To complete the major elements for MECA-4, partial envelope 360 is added and comprises three sets of hinged covers 361, 362; 363, 364; and 365, 366, 367. When envelope 360 is closed, as in FIG. 9A, preferred patterns in capture air flows 121, 122, 181, 182 and including continuous blow-off jet 234 are established. Covers 361, 362 cause air from the MECA-4 general diffuser, components 181, 182 and from the room environment 112, namely 121, 122, to mix and flow down into and then up through the warp yarn 21 in back shed 29. This results in significantly improved environmental parameters in back shed 29 (reduced temperature, elevated humidity, and lower dust and fly concentration and deposition).
Covers 363, 364 and 365, 366, 367 confine and constrain the vigorous fanning action of reed 56 and provide a flow path for emissions 46, 47 to reach collector 120. Release and transport of emissions 46, 47 are aided by continuous blow-off air jet 234.
Note that cover plate 367 does not contact or seal against cloth 25, but rather allows air flow component 181 to enter. Note also that continuous blow-off air jet 234 may be highly humidified to enhance warp 21 yarn strength and elasticity, i.e., to "toughen" the yarn in front shed 28.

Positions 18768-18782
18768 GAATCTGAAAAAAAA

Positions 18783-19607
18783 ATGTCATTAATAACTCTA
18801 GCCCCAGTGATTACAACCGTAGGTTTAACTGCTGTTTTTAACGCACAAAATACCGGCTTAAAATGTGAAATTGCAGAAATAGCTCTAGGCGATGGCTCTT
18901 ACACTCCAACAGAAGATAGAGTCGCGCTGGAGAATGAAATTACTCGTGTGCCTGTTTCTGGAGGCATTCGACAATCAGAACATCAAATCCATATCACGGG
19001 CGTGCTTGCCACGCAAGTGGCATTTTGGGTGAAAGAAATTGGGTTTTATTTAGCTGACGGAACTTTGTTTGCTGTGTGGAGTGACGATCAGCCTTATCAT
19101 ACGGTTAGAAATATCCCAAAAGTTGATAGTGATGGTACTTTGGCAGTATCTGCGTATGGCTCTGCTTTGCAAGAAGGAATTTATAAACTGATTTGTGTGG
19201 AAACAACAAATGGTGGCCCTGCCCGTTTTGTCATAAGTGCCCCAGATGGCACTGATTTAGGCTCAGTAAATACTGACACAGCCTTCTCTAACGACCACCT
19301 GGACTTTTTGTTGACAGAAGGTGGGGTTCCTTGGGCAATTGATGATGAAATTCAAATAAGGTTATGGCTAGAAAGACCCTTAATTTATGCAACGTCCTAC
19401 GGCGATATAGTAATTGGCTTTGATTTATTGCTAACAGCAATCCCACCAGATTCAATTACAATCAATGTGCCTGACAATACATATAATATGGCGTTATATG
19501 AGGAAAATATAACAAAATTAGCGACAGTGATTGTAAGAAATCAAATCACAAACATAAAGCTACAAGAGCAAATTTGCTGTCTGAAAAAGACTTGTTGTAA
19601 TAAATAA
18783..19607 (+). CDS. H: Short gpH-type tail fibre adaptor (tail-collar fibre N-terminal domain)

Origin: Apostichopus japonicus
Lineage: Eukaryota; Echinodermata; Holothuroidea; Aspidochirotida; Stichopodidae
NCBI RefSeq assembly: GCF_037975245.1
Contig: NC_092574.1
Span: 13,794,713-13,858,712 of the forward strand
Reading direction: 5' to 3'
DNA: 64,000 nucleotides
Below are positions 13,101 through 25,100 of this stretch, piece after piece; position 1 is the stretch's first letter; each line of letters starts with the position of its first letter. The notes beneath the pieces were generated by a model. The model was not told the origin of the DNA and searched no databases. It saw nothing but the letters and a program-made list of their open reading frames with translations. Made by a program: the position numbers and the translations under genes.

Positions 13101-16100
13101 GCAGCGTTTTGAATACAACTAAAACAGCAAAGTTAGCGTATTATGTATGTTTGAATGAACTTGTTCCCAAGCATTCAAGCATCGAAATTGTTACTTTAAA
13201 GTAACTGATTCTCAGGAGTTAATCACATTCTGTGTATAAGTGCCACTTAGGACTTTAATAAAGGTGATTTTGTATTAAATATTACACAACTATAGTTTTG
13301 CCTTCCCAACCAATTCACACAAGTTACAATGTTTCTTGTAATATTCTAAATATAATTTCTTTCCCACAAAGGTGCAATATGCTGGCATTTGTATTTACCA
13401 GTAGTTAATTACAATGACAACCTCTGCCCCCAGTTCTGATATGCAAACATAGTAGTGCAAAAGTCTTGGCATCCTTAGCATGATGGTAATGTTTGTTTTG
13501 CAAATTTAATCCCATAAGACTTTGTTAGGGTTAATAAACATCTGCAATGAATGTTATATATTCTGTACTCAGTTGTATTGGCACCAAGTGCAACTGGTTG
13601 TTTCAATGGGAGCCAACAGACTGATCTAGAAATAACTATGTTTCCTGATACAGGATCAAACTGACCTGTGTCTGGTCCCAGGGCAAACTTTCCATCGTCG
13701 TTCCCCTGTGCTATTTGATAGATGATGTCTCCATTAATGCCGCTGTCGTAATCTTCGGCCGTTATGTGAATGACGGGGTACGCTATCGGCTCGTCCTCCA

FIG. 9B shows partial envelope 360 folded into RETRACT mode and collector 120 moved partially toward RETRACT position 120-R. (The individual segments 361-367 are shown slightly opened or separated for clarity.) The elements in FIG. 9B are the same as in FIG. 9A. Only essential reference numbered elements are retained in order to show how completely partial envelope 360 is retracted.
C5: Exemplary Results
Two secret trials have yielded the following performance results with air jet looms operating at 600 picks/min.
1. Denim, MECA-4 (without blow-off jets)
A. Weaving Performance
Not Yet Evaluated
B. Process Zone Thermal Changes
(MECA ON-MECA OFF) -1.7° F., +5.5% RH
C. Air Contaminants
Personnel Zone 1500→350 μg/m3